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zfvesoljc

[c++] template magic (template class with member function specialization)

8 posts in this topic

i'm trying to do create a template class and implement a specialized member function:
[code]
template<class T, class U>
class TFoobar {
public:
void func(T t, U u) { // generic }
void func(float t, U u); { // float spec }
}
[/code]


I tried a few things, but didn't manage to make it work (or compile properly for both msvc and gcc). Can I make this work like outlined in the above snippet, or must I make a class specialization?
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What you are looking for is partial specialization, not all compilers support it, but it is incresingly common on most used ones. Also you must understand that T may be float, so you would endup with 2 definitions of a single method (forbidden). Therefore in order to avoid that problem, check type_traits which will allow you to "use one or the other based on type of class T".

Cheers.
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[quote name='kilah' timestamp='1322073169' post='4886964']
What you are looking for is partial specialization, not all compilers support it, but it is incresingly common on most used ones. Also you must understand that T may be float, so you would endup with 2 definitions of a single method (forbidden).
[/quote]

yep, found that out


[size="2"][quote name='kilah' timestamp='1322073169' post='4886964']
Therefore in order to avoid that problem, check type_traits which will allow you to "use one or the other based on type of class T".
Cheers.
[/quote]

[/size][size="2"]so basically I just branch the code based on the is_floating_point(), or any other that is?[/size]
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There are several ways to use enable_if/disable_if in this case, but my way of solving this would be a disable_if on your first func when is_floating returns true for T. This could lead you to another problem: What about double types? You would end up with only func(float.... ), not the generic one, which may, or may not, be a problem for you in this case.
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[quote name='kilah' timestamp='1322088401' post='4887039']
There are several ways to use enable_if/disable_if in this case, but my way of solving this would be a disable_if on your first func when is_floating returns true for T. This could lead you to another problem: What about double types? You would end up with only func(float.... ), not the generic one, which may, or may not, be a problem for you in this case.
[/quote]

quote:

[b]is_floating_point[/b]
template <class _T> struct is_floating_point;[font="Arial, sans-serif"][size="2"]std::tr1::is_floating_point<T>::value == true if and only if T is one of the following types:[/size][/font]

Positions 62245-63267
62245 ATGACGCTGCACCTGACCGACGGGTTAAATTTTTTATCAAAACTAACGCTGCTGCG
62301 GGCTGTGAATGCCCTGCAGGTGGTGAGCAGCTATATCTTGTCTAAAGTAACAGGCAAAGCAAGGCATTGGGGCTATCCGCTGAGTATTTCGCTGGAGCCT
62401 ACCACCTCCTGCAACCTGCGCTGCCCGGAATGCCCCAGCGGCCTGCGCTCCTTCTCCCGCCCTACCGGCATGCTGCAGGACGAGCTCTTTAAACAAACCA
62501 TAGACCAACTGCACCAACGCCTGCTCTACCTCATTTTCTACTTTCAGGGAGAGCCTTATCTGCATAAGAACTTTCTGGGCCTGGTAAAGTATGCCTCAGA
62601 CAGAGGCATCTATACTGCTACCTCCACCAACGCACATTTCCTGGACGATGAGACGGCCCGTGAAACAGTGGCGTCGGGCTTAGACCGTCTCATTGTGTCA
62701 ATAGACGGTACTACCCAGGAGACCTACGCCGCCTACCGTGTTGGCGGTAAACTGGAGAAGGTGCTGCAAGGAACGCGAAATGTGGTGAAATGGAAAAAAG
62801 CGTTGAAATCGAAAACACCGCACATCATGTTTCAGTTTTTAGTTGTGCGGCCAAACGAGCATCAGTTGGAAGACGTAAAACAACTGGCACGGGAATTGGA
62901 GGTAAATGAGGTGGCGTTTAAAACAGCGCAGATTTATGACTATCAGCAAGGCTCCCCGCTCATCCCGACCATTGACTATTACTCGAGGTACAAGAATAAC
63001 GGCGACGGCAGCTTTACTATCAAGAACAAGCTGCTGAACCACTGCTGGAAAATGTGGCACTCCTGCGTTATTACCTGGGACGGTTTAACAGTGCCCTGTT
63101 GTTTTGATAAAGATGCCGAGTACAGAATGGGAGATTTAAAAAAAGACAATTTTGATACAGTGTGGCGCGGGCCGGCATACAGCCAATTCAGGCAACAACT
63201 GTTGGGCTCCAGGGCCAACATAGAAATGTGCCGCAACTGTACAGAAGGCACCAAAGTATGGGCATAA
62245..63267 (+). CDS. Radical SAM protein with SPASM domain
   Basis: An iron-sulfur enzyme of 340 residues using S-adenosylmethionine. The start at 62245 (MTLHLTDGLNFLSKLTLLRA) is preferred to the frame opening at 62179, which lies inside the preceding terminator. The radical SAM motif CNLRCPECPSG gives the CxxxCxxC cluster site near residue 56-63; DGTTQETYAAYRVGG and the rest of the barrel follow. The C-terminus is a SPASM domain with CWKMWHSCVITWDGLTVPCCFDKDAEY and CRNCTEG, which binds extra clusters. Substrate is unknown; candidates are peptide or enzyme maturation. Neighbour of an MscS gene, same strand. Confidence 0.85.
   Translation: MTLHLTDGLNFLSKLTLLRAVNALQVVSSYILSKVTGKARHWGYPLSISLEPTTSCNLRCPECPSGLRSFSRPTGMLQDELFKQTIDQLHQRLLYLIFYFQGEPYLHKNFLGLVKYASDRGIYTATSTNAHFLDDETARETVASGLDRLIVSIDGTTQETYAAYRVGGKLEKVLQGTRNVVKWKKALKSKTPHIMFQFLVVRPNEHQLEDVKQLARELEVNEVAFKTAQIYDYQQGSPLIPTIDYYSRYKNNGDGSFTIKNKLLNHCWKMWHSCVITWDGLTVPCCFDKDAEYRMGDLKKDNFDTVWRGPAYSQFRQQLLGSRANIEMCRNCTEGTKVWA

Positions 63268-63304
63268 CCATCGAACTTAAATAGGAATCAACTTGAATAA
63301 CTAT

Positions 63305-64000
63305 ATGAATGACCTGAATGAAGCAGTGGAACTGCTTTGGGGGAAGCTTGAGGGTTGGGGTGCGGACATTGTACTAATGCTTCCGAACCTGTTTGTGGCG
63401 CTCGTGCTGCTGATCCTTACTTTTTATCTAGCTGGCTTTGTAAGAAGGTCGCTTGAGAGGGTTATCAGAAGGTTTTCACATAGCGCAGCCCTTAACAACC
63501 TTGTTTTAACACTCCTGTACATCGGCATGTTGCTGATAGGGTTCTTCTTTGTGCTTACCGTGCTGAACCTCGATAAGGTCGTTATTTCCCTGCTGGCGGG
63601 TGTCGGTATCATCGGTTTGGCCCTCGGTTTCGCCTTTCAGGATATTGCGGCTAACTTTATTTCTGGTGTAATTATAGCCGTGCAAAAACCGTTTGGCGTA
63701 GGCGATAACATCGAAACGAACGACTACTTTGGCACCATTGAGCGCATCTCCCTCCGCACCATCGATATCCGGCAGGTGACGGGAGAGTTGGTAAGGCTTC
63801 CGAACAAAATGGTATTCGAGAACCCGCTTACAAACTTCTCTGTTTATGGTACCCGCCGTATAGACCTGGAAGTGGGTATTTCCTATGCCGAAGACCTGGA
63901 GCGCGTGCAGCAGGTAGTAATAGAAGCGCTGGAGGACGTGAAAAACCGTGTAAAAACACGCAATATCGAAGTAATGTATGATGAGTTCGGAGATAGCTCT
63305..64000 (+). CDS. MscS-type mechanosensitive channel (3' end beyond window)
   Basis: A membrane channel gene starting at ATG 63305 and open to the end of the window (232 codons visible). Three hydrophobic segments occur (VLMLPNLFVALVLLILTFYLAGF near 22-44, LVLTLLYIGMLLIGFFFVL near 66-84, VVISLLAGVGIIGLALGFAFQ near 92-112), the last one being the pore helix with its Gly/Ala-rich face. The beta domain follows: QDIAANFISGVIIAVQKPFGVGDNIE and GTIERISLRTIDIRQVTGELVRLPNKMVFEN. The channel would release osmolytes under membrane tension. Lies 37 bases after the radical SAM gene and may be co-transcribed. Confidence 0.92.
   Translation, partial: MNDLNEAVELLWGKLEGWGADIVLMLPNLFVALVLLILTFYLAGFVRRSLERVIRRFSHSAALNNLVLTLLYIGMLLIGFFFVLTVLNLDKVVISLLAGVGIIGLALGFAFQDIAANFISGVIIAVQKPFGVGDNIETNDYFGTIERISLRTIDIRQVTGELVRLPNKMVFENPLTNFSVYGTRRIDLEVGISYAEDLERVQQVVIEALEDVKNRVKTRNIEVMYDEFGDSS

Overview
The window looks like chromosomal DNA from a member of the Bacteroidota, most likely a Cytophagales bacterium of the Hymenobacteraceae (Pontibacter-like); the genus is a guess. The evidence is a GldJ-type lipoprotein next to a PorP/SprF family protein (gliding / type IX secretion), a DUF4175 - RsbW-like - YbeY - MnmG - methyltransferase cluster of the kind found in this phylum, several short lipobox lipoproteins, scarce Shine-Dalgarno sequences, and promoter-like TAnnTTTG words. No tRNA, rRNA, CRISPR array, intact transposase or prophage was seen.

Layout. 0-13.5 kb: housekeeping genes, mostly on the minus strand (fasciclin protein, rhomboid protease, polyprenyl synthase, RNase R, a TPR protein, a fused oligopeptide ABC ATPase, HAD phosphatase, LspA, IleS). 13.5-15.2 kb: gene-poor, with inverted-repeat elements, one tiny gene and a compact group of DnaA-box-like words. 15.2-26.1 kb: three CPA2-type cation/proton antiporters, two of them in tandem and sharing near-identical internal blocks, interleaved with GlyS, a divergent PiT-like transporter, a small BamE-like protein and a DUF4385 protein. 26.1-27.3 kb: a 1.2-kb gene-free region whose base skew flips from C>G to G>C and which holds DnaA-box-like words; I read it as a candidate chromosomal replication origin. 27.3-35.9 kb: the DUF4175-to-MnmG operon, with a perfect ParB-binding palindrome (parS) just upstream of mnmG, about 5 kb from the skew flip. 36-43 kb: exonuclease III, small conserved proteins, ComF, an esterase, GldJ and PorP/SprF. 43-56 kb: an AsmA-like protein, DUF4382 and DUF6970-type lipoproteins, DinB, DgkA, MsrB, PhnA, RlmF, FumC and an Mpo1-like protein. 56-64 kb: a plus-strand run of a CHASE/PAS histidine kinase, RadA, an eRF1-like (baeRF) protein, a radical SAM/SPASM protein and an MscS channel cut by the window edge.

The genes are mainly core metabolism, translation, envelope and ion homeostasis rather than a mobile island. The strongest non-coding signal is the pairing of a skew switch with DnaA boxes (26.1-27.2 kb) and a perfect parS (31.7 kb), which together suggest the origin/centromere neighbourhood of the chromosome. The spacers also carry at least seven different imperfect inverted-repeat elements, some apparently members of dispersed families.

[list][*][const] [volatile] float[*][const] [volatile] double[*][const] [volatile] long double[/list]
[font="Arial, sans-serif"] [/font]
[url="http://publib.boulder.ibm.com/infocenter/comphelp/v9v111/index.jsp?topic=/com.ibm.xlcpp9.aix.doc/standlib/header_type_traits.htm"]http://publib.boulde...type_traits.htm[/url]
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[quote name='zfvesoljc' timestamp='1322120185' post='4887149']
Ran into a problem, the type_traits is not implemented on the target platform...

Any other ideas?
[/quote]

Problem is you can't partially specialize functions, but you can partially specialize an implementation structure within TFoobar to get what you need

[code]template<class T, class U>
class TFoobar {
public:
template <class T, class U>
struct func_impl {
static void impl(T t, U u) { }
};

template <class U>
struct func_impl<float, U> {
static void impl(float t, U u) { }
};

void func(T t, U u) { func_impl<T, U>::impl(t, u); }};
[/code]
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How about...
[code]

template<typename T, typename U>
class Hi {
public:
void print(T) {
std::cout << "generic" << std::endl;
}
};

template<typename U>
class Hi<float, U> {
public:
void print(float) {
std::cout << "float" << std::endl;
}
};
[/code]

?
If the class is big enough that this causes a lot of duplicated code, maybe you can pull this functionality out into another class or function and use that one from the "main" class.
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[quote name='patrrr' timestamp='1322126533' post='4887168']
How about...
[code]

template<typename T, typename U>
class Hi {
public:
void print(T) {
std::cout << "generic" << std::endl;
}
};

template<typename U>
class Hi<float, U> {
public:
void print(float) {
std::cout << "float" << std::endl;
}
};
[/code]

?
If the class is big enough that this causes a lot of duplicated code, maybe you can pull this functionality out into another class or function and use that one from the "main" class.
[/quote]



yeah, that was the initial solution (and currently implemented), but I'll try the method IFooBar provided.
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